Art Street!

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This is an art event that I just attended in Sacramento, CA and it will only last another few days through February 25, 2017. I love the concept – it’s an old warehouse building scheduled to be demolished (along with all the art that was created in, around and on it). M5Arts are the artists behind the project. They did the Art Hotel last year, which was also later torn down after that event. Art Street has about 65,000 square feet of space in which 100 artists and performers have turned into a unique art experience. And it’s free to the public! Art installations are hanging, sculpted, lighted, painted on walls and interactive with audio effects. Some need the viewer to actually engage with the art to experience it. There is even a giant kaleidoscope! My words can’t express as much as the pictures, so I will let them tell the story. After all, a picture’s worth a thousand words! But… to get the full experience, you will need to do that yourself in person and it will all be demolished soon!

The location is 300 1st Ave., Sacramento, CA  95818

The hours are M-F 3pm-9pm & S/S 11am-9pm

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Outside murals

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Finishing touches… mural on outside of Art Street building

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My favorite installation – I loved this! By Francesca Gamez & Shaun Burner

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By Bryan Valenzuela

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Light art by Robert Emerick & Rene Steinke

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By Jared Tharp

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Oil painting by Jeff Muser

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Masking tape art installation with under lighting

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Graffiti art by Hot Carl & PIER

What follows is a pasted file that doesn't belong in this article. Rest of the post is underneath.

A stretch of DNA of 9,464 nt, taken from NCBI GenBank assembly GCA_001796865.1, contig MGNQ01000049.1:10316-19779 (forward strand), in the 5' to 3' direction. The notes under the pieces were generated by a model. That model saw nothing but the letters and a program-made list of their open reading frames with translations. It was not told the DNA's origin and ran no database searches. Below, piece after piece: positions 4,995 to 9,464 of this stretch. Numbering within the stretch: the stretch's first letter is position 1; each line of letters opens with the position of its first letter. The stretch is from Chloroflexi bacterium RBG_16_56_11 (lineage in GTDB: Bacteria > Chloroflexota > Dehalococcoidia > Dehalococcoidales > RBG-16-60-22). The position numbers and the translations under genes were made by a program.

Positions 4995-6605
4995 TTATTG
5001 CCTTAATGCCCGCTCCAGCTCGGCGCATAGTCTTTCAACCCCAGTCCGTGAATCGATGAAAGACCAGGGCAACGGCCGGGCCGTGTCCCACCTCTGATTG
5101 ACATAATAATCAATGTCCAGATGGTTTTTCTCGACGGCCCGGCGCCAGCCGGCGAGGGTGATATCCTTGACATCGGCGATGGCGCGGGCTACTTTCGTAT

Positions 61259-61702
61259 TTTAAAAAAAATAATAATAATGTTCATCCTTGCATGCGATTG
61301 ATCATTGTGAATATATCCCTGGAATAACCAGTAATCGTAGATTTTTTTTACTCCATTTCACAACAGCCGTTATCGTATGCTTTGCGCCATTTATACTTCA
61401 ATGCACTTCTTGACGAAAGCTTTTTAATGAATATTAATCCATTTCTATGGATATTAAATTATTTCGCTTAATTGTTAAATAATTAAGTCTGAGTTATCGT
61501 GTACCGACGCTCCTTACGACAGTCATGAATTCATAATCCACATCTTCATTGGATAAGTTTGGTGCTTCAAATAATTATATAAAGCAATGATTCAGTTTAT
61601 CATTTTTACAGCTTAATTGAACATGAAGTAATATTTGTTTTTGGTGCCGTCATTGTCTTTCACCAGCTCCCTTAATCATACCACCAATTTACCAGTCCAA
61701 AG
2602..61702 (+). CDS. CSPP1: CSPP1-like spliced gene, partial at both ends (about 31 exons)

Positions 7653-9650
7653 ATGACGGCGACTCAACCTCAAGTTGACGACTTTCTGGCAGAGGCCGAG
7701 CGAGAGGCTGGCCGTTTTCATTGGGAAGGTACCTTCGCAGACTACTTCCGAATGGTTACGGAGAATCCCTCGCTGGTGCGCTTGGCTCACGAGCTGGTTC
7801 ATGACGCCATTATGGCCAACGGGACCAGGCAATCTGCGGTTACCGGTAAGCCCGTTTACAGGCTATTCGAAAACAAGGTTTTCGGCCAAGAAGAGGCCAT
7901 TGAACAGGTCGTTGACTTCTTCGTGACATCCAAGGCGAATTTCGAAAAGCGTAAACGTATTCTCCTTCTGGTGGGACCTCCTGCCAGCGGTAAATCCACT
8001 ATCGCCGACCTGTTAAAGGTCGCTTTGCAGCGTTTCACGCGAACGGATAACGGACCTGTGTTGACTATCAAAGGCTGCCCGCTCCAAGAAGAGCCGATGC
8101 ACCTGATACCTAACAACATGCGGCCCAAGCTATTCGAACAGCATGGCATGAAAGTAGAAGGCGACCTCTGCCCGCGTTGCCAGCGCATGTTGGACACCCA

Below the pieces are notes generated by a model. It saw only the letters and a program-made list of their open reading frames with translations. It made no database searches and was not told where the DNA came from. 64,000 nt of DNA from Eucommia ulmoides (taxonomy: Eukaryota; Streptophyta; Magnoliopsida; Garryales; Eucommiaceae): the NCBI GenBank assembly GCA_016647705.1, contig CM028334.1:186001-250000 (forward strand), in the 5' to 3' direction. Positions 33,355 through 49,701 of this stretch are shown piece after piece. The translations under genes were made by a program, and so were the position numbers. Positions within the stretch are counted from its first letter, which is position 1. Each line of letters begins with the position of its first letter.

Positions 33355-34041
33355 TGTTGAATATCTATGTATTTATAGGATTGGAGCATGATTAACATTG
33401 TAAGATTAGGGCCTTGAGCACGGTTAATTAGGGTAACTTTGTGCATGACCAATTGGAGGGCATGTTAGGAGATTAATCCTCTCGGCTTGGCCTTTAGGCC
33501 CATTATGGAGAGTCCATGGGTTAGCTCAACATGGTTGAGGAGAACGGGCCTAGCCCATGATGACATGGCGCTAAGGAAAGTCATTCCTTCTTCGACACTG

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Wall mural by Miles Toland

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Hanging installation by Bailey Anderson

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Cyanotype by Melissa Uroff

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Cyanotypes by Melissa Uroff

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By Waylon Horner

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Installation by Lin Fei Fei

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Wall mural by Jose Di Gregorio

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Hanging geometric sculpture by Jose Di Gregorio

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Collage wall of found objects by Nathan Cordero

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Signs from Sacramento Women’s March To be archived in California State Library, SF. (Of course I had to pose with my hoodie!)

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Let’s create a Butterfly Effect on January 21st

Paper art butterflies

Butterflies made from maps, greeting cards, wrapping paper and painted watercolor paper.

Whenever I feel unsettled or need to express myself, I turn to my art. As an art therapist I know how healing art can be and it is usually the best way for me to express my feelings. Since the US presidential election I have felt numb and uneasy, as have many people I know. I am feeling a strong need to work this out through my art in some way and to involve others in the process; to unify our voices. So I am inviting everyone to help me create a “Butterfly Effect” on January 21, 2017 (one week from now corresponding with the Women’s March in Washington DC). The Butterfly Effect is the premise that the small fluttering whisper of a butterfly’s wings can create dramatic change halfway around the world by causing a roaring typhoon or hurricane. In theory it suggests that a very small change can have a huge impact.

Decorated art butterfly

Decorated wrapping paper butterfly with glitter glue outlines